While the Afghan endgame may be a difficult proposition for the Americans and their western allies to handle but for many Afghan leaders the solution is simple — they believe that the road to peace in Kabul is through Islamabad.
According to two influential Afghan political figures – one heading the main opposition alliance and the other representing the Afghan High Peace Council – Pakistan still controls the Taliban.
“The Americans can’t do it, it is only Pakistan which can persuade the Taliban and the Haqqanis to come to the negotiating table,” argued Ahmed Zia Massoud, who heads the main opposition alliance called the Afghan National Front (ANF).
He is also the younger brother of the late Ahmed Shah Massoud, the prominent leader of the Northern Alliance, which fought against both the former Soviet Union and the Taliban rule.
Talking exclusively to The Express Tribune at Pakistan’s embassy in Kabul, Massoud said efforts to reach out to the Taliban would remain futile unless Pakistan was part of the process.
His remarks indicate the widely-held perception in Kabul that the Taliban will make peace only if Pakistan asks them to do so. This view was also endorsed by a senior member of the Afghan High Peace Council — a forum mandated to hold direct negotiations with the Taliban.
“Pakistan always plays politics, we know Taliban are still in their (Pakistan’s) control,” said Maulvi Qayamuddin Kashaf, who lived in Peshawar for 20 years during the Soviet invasion of Afghanistan.
Kashaf – who is the senior-most figure of the Peace Council after its chief Salahuddin Rabbani – met Prime Minister Raja Pervaiz Ashraf along with other leaders in Karzai’s presidential palace to seek his government’s help in reaching out to top Taliban leaders.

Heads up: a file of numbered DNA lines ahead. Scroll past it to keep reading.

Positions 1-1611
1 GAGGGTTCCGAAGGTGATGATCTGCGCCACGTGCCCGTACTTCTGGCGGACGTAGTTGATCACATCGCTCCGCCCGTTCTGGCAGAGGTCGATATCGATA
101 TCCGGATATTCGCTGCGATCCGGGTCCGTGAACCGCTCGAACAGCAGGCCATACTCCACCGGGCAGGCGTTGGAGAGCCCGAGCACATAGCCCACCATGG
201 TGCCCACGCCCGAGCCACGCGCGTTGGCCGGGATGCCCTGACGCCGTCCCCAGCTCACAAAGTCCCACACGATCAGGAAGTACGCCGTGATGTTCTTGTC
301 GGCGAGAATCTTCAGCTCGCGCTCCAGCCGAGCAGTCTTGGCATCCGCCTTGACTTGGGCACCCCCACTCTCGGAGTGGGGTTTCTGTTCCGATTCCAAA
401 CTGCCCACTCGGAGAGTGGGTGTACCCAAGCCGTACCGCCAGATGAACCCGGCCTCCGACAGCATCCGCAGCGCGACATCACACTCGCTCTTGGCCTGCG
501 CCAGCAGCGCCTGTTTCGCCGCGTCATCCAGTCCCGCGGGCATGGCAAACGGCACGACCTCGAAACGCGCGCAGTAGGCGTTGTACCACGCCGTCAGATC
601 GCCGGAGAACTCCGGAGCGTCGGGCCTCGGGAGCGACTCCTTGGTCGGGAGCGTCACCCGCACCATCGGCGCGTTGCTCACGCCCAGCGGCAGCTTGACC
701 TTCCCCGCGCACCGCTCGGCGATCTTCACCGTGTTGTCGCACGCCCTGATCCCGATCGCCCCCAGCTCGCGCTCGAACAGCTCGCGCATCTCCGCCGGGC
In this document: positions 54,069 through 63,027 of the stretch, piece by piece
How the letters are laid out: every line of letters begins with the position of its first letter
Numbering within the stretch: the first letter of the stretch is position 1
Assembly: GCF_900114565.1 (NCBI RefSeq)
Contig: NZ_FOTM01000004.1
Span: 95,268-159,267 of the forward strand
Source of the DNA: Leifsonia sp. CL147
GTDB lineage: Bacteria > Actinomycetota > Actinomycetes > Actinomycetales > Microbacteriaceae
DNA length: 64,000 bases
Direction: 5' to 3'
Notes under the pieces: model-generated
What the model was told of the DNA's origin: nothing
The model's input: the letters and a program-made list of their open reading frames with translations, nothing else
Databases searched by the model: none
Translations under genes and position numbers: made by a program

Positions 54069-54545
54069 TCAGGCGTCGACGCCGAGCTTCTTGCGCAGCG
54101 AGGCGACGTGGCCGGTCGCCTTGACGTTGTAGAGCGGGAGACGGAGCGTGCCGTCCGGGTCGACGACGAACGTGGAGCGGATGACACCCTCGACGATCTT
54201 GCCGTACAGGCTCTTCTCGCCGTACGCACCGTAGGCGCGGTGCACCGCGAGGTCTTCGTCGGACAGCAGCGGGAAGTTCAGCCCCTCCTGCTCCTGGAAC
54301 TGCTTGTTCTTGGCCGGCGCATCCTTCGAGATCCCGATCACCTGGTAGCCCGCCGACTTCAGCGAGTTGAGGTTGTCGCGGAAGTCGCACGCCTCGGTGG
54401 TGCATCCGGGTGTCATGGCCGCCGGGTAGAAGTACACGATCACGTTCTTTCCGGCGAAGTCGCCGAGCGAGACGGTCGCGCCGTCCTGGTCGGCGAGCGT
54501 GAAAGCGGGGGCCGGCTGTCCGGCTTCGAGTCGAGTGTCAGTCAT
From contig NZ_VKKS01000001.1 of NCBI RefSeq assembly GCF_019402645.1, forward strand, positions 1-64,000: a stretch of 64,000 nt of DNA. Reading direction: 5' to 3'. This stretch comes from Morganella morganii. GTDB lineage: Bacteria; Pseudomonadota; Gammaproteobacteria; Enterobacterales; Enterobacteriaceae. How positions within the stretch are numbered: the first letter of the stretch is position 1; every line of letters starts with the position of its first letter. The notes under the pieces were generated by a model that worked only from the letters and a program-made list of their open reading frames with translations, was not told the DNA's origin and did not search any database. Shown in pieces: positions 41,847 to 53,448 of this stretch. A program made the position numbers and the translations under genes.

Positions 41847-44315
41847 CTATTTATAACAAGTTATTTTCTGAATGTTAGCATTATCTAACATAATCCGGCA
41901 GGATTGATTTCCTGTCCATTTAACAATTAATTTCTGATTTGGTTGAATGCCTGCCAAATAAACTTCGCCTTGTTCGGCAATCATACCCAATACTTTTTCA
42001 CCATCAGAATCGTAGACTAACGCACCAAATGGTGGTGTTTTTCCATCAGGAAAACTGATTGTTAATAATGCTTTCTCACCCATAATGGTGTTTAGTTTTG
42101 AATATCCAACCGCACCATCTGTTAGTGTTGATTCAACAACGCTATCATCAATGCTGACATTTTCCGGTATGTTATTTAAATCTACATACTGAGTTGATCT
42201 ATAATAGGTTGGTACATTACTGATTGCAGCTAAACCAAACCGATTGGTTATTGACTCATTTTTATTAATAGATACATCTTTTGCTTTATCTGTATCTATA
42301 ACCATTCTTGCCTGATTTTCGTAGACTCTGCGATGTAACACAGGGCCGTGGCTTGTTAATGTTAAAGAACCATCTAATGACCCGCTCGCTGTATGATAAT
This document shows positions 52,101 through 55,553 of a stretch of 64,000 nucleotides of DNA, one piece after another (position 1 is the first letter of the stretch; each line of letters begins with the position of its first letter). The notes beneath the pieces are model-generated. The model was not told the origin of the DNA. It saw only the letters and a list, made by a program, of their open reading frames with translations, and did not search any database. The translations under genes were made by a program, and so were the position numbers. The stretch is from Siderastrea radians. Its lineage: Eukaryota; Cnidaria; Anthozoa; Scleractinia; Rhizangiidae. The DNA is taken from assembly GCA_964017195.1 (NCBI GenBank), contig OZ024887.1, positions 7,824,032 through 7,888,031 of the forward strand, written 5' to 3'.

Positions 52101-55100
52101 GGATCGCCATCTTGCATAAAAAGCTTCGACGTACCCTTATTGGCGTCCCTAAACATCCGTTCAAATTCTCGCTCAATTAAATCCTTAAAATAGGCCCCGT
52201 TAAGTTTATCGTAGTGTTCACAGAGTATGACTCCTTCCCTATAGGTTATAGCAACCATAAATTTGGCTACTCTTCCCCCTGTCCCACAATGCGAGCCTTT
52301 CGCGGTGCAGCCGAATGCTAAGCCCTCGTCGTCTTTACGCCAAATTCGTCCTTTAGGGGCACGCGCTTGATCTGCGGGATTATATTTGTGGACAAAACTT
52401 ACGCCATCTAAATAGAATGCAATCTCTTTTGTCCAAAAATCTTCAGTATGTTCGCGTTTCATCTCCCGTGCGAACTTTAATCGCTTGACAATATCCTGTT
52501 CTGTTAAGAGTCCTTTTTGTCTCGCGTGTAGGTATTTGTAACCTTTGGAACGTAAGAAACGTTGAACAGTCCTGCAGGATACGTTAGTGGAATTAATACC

Pakistan is considered crucial to push for a peaceful transition in post-2014 Afghanistan when most of the US-led international forces leave the country.
However, a senior security official quashed the impression that Islamabad holds any leverage on the Taliban.
“This is a misperception. We have our stated policy that we will support an Afghan-led and Afghan-owned reconciliation process,” said the official insisting that the world must trust Pakistan.
Pakistan’s Ambassador to Afghanistan Muhammad Sadiq said things had changed in recent years over “our role despite certain misperceptions”.
He told The Express Tribune that Islamabad was willing to bury the past and is looking forward to working with all Afghan groups.
“The very idea of shifting our embassy in an area populated by Uzbeks and Tajiks is to send out a clear message that we have no favourites in Afghanistan,” he claimed.
These efforts appear to make headway as many Northern Alliance leaders attended a ceremony when Prime Minister Ashraf inaugurated the new premises of Pakistan’s Embassy in Karte Parwan during his recent trip to Kabul.
Meanwhile, ANF leader Ahmed Zia Massoud also said they were ready to work with Pakistan. “We share a long border and no country can substitute the role of Pakistan,” he stated referring to apprehensions in Islamabad that the Afghan soil might be used by India against Pakistan.
Published in The Express Tribune, July 23rd, 2012.